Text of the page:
This preaching changed the attitude of man to man; every person became precious in the eyes of another. The destiny of the world was widened and deepened; it burst the bounds of earth and united earth to heaven. And now we Christians, in the words of a western preacher, in the person of Jesus Christ, have become the people to whom God has committed the care of other people; that they should believe in themselves because God believes in us; that they should hope for all things because God puts His hope in us; that they should be able to carry our victorious faith through the furnace of horror, trials, hatred and persecution - that faith which has already conquered the world, in the faith in Christ, God crucified and risen.

So let us also stand up for this faith. Let us proclaim it fearlessly, let us teach it to our children, let us bring them to the sacraments of the Church which, even before they can understand it, unite them with God and plant eternal life in them.

All of us, sooner or later, will stand before the judgment of God and will have to answer whether we were able to love the whole world - believers and unbelievers, the good and the bad - with the sacrificial, crucified, all-conquering love with which God loves us. May the Lord give us invincible courage, triumphant faith, joyful love in order that the kingdom for which God became man should be established, that we should truly become godly, that our earth should indeed become heaven where love, triumphant love lives and reigns. Christ is risen!


modified on 28 December 2007 at 14:00 ••• 2,431 views
Victory over Death

This and Concerning Eternal Life are sermons given by Fr Alexander Men. Victory over Death is an Easter sermon, simple but with some touches of interest, from a defunct website of Roman Pomarenko.
With the setting of the sun on April 8th the Sabbath rest had come to an end but the women still had to buy the aromatic powders and ointments which were used to embalm. Thus visitation of the tomb was postponed to the morning of the following day. Of the guards they knew nothing; they were only bothered by the thought: Who will help us roll away the heavy stone?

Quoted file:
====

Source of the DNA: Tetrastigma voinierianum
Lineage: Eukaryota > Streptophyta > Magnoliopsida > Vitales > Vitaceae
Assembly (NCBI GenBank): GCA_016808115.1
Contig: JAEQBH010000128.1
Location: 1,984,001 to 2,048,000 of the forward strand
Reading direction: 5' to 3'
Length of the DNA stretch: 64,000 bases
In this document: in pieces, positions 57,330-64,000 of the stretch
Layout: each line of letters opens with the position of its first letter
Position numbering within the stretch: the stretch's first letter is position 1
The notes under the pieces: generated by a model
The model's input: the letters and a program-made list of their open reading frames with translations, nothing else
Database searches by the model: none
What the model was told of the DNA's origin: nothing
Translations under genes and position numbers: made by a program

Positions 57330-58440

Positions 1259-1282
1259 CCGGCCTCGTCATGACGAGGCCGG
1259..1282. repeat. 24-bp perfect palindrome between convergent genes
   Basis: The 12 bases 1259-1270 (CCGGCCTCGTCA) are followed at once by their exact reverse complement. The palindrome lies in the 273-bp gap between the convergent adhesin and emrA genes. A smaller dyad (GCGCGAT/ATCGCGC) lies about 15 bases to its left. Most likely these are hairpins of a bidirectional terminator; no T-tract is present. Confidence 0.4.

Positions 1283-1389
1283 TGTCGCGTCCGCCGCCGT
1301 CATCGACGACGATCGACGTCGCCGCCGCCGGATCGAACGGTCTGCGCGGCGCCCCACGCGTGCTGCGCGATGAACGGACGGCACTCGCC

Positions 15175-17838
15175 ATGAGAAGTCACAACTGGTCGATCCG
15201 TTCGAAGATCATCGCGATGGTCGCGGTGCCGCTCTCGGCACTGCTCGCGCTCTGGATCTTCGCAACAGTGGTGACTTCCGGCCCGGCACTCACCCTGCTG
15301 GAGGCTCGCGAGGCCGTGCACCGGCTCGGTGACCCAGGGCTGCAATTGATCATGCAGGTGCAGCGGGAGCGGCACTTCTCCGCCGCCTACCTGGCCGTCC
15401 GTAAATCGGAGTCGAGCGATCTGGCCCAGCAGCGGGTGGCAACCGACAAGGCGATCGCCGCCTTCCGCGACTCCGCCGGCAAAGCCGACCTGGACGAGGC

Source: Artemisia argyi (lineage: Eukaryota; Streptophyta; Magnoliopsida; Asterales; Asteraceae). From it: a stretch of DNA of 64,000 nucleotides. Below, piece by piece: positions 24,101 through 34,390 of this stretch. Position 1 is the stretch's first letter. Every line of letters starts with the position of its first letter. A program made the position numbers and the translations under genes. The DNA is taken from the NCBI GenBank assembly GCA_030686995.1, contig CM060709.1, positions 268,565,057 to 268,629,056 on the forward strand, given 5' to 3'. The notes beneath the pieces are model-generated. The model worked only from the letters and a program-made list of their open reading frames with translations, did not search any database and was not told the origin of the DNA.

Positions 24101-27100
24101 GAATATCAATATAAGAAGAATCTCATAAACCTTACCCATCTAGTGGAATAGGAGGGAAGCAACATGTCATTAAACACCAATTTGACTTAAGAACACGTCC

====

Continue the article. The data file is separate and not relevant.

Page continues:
Mary Magdalene came earlier than her friends. In the twilight of the dawn, coming up to the cave, she stopped in confusion: the stone had been rolled away.
What did this mean? Were not the enemies of the Teacher satisfied even after His death?
Meanwhile Salome and Mary, the mother of James arrived and, looking into the cave, were convinced that it is empty. In tears Mary Magdalene ran to Peter and John and told them the horrible news: “They have taken the Lord from the tomb and we do not know where they have put Him.” Both disciples hurriedly left the house where they were hiding and ran after Mary to Joseph's garden.
At first they ran together, but late Simon fell behind and John reached the cave first. Seeing that Mary was right he got caught up in speculation: Who would violate the law and embitter a place of eternal rest? The youth leaned towards the opening but strongly hesitated to enter.
When Peter arrived at the enclosure he was virtually out of breath but he was not the sort of person to think things out at length. Not stopping, he immediately entered the dark cavern. That emboldened John and he followed Simon. Next to the stone mat they saw the shroud and a cover for the face. The one who had been buried had disappeared.
The disciples were afraid to ask questions, protest or seek the body. They returned to the city filled with sorrowful doubt. Clearly, their enemies had decided to make fun of them as long as possible.
Mary Magdalene remained at the tomb alone. Immersed in her owe, she did not notice that the rest of the women had gone somewhere. Literally not believing the misfortune, Mary again drew near to the opening of the cave and unexpectedly saw there two unknown persons in white robes.
“Woman, why do you weep?” they asked.
“Because you have taken my Lord and I do not know where you have laid Him.”
A hope awoke in her: maybe these people will explain to me what happened? But at the same moment Mary Magdalene felt the presence of someone standing behind her and she turned around to see who it was.